Large presses, thousands of fragments of jars and vast warehouses for storing production: Today, Monday, the Israeli authorities revealed the “largest” site for the production of wines of the Byzantine period, southern Israel, at the gates of the Gaza Strip. .
As part of excavations in Yavne, a growing city in southern Israel, archaeologists have discovered a large 1,500-year-old wine-producing site over the past two years.
The site does not look like a rustic vineyard, but rather a real winery, with an annual production of two million liters pressurized at the foot.
A team of archaeologists led by the Israel Antiquities Authority has discovered five presses that are about 225 meters high2 For squeezing at the foot of the grapes, two huge octagonal basins for collecting pottery kilns and necessary for cooking the elongated amphora clay, which are called “Gaza jars” and in which the wine is aged.
“We were surprised to find a sophisticated factory here to produce wine in industrial quantities,” archaeologists Eli Haddad, Liat Nadav Ziv and John Seilingman, who led the excavations, said in a joint statement.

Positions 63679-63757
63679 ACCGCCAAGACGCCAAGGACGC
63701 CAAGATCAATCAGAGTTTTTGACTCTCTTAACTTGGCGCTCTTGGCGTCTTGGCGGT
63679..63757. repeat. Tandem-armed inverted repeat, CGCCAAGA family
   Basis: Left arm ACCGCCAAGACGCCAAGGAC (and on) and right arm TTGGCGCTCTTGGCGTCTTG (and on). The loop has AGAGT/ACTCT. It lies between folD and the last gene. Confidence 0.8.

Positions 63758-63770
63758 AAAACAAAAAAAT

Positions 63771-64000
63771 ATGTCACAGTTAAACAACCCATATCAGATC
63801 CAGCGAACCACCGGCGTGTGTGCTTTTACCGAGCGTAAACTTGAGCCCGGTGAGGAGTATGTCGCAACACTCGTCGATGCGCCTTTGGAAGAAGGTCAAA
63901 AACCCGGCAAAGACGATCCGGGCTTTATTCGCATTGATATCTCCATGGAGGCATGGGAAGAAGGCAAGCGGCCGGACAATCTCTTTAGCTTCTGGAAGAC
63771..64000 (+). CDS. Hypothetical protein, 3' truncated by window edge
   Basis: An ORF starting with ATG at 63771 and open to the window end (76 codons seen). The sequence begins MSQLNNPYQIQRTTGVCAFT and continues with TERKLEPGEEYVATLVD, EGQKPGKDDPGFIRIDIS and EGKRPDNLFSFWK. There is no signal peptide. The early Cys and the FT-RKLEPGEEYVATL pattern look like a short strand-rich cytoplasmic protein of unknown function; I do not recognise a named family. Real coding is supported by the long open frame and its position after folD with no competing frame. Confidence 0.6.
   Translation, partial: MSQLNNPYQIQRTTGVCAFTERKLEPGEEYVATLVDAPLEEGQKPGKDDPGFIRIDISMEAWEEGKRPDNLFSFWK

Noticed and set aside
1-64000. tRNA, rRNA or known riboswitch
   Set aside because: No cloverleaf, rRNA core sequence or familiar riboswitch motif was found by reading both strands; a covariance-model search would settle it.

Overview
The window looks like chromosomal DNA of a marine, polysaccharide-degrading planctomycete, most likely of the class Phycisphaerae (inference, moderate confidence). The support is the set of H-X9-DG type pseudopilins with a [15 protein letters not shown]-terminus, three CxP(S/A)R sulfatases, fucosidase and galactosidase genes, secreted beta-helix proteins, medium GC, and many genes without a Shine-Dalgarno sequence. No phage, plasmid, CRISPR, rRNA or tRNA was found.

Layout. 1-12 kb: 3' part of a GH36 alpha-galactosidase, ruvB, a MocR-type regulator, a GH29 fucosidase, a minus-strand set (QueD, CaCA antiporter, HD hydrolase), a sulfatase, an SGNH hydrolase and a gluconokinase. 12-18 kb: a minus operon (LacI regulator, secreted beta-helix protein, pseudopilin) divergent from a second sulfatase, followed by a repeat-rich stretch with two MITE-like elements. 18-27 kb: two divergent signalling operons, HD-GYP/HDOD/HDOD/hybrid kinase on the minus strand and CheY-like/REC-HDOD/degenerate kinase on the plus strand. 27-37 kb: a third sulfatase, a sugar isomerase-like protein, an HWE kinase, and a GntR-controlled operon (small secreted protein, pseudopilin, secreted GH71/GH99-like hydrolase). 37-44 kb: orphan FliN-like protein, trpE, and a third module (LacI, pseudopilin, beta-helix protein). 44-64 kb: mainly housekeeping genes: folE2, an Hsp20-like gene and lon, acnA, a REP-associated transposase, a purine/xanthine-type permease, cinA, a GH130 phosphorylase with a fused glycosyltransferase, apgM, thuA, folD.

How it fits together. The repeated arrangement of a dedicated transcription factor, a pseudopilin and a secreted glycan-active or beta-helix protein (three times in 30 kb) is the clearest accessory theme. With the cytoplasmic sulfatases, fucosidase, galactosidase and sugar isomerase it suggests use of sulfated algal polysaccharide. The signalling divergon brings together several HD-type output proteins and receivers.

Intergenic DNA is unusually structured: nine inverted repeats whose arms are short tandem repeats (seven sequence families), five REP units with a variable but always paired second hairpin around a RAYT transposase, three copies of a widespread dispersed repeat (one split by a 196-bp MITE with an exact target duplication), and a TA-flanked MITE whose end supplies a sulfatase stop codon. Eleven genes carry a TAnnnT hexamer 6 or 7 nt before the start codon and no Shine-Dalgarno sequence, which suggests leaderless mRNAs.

At that time, the Gaza Strip, a Palestinian territory now under the control of the Islamist movement Hamas, and the neighboring city of Ashkelon, in southern Israel, near Yavne, were famous for the quality of wine marketed in the Mediterranean basin.
These excavations have also made it possible to establish the presence of wine presses at the site dating back 2,300 years, the period when the Persian Achaemenid Empire ruled much of the Middle East and thus, according to archaeologists, to show a “continuum.” “Over several centuries of local winemaking.
The Israel Antiquities Authority confirmed Monday that the Yavne complex will be “preserved” and will be part of a future archaeological park accessible to the public.
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